Regarding me over bins of oatmeal and millet,

not comprehending choices –

where is the plain, brown, recognizable?


Offer of assistance precipitates wonder:

Do I work there?

Perhaps, and one never knows another’s motives,

What qualifies me to answer?


I smile as she wonders aloud,

Why would you help?

Never having had this asked, I am miffed;

glibly answer, Because I was raised that way.


And perhaps it’s true, as a jingle plays

in the back of my head;

not my parents’ doing, but good enough.

Service, I say, is purpose;

What harm can it do?

Stumped, her mouth twitches in nervous retort,

I like your hair.



12 thoughts on “Naturally

    1. Well, yeah … Hi Ben! 😉

      Service gives me pleasure. Helping others brings a smile to both our faces, and life’s simply too short for me to miss the opportunity, if I’ve got the energy and motivation – which is most of the time.

      This woman seemed genuinely blown away that anybody would offer to help if they weren’t getting paid to do so. It sparked this poem, because I felt it’s such a sad commentary on our culture.

      Blessings, and thanks for coming by!


      1. OK, here’s a true story from 1985. I was living in Stirling, Scotland. Next nearby the castle is a pub with an outside courtyard. A bunch of us were having a drink there one evening. Next nearby the courtyard is the main drag up to the castle, which has a low wall you can lean over and see into the courtyard. At a certain point we become aware that a couple of punk kids are up there eavesdropping, but we play dumb. One of them decides to make his presence known. “Anarchy!”, he says, in a loud voice. Enough to cut off our own conversation. After a few moments of silence I say, “If you’re not part of the solution then you’re part of the problem”. Silence for a few moments. Then we hear them whispering to one another up there. Then he says, “Are youse social workers?” Which of course cracked us up completely.

        After that they came down and one asked if we would go into the pub and get him some crisps (What Americans refer to as potato chips, I believe) because he was too young to get served. “Yes. I’ll do that.” I said. He gave me the money and went and bought his crisps. Anarchy? Finding a way around a stupid law anyway.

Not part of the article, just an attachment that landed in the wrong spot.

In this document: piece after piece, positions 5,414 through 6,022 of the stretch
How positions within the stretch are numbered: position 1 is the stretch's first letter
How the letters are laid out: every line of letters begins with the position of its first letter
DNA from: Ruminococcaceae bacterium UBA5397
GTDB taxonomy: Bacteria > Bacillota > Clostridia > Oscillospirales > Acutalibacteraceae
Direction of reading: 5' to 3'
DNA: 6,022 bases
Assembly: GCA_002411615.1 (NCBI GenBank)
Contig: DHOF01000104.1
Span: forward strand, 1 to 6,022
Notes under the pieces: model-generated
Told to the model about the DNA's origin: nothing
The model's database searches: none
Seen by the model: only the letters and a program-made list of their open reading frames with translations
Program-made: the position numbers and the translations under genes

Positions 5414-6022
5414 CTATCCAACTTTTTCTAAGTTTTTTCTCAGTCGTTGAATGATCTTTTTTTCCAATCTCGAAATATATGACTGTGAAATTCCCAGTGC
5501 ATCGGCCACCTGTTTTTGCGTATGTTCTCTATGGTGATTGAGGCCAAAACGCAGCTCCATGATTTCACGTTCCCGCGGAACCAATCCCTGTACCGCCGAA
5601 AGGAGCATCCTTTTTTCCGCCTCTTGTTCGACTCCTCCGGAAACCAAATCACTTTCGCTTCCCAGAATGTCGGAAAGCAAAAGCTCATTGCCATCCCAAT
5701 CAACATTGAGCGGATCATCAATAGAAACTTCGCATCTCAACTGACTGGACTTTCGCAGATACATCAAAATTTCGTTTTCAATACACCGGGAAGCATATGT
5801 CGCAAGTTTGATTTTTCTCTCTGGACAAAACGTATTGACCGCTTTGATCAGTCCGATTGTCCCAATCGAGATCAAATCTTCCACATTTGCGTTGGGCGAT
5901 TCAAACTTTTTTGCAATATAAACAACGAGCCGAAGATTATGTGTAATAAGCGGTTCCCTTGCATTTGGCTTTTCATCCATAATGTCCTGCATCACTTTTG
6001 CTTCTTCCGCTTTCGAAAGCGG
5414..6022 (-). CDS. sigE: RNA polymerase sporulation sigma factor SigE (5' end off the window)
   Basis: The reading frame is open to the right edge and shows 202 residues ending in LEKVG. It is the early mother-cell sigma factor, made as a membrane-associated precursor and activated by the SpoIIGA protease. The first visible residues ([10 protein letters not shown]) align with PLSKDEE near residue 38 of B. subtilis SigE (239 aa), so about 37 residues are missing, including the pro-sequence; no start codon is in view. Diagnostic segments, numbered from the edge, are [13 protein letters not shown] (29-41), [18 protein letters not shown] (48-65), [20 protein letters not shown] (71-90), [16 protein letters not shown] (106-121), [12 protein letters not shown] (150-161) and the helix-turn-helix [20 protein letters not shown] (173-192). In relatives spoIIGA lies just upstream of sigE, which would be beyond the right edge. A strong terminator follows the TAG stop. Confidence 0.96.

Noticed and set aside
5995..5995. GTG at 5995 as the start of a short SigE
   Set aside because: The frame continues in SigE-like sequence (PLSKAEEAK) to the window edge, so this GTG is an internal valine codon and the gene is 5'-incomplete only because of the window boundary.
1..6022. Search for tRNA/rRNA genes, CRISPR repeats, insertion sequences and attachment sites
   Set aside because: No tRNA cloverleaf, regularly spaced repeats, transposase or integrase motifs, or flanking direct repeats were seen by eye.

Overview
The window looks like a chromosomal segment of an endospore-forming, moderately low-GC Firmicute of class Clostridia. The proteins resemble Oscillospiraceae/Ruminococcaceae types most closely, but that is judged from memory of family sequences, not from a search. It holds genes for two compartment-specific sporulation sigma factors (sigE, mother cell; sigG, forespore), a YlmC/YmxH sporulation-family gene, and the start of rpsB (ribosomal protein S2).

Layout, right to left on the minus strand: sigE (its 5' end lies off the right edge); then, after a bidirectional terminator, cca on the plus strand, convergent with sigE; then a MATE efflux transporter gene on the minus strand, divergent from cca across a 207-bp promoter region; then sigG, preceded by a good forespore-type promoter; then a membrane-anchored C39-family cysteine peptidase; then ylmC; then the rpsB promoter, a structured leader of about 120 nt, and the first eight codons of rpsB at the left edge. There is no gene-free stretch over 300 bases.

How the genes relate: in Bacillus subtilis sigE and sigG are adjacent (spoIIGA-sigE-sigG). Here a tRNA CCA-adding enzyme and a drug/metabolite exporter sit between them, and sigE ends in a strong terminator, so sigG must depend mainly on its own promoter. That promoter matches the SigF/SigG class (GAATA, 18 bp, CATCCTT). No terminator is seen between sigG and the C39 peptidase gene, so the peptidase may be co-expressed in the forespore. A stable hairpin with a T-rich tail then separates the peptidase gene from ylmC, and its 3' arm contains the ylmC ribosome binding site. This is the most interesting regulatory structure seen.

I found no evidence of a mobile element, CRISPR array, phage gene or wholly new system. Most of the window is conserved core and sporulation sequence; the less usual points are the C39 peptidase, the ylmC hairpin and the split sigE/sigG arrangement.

1. You are much faster responding ‘on your feet’ than I. Clever retort!

    I would totally have gotten him his crisps. And yes, potato ‘chips.’ I spent time in, of all places, a Scottish castle in Kirkaldy in 1974 that was being restored as an artists’ retreat. Feather bed and all! Also the last time I was in Europe. I need to return soon, though it’s hard to leave Hawaii, these days 😉

    Carry on! Thanks for the story!


    1. I too have been mistaken for an employee at the health food store where I shop. If I know the answer to a customer’s question, of course I’m going to help them out. But nobody has ever questioned why I would. I think helping others has become a reflex after years of helping people in every way I can as a nurse. I like the Biblical verse, ‘It is more blessed to give than to receive.’ It’s a privilege to be in a position where I have the energy, motivation and ability to help others.


  2. Oh no! I’ve been on both ends of the stick. ( I’ve asked someone for help and I’ve been asked for help.) I find that a good sense of humor comes in hand in these situations! Your poem was perfect!


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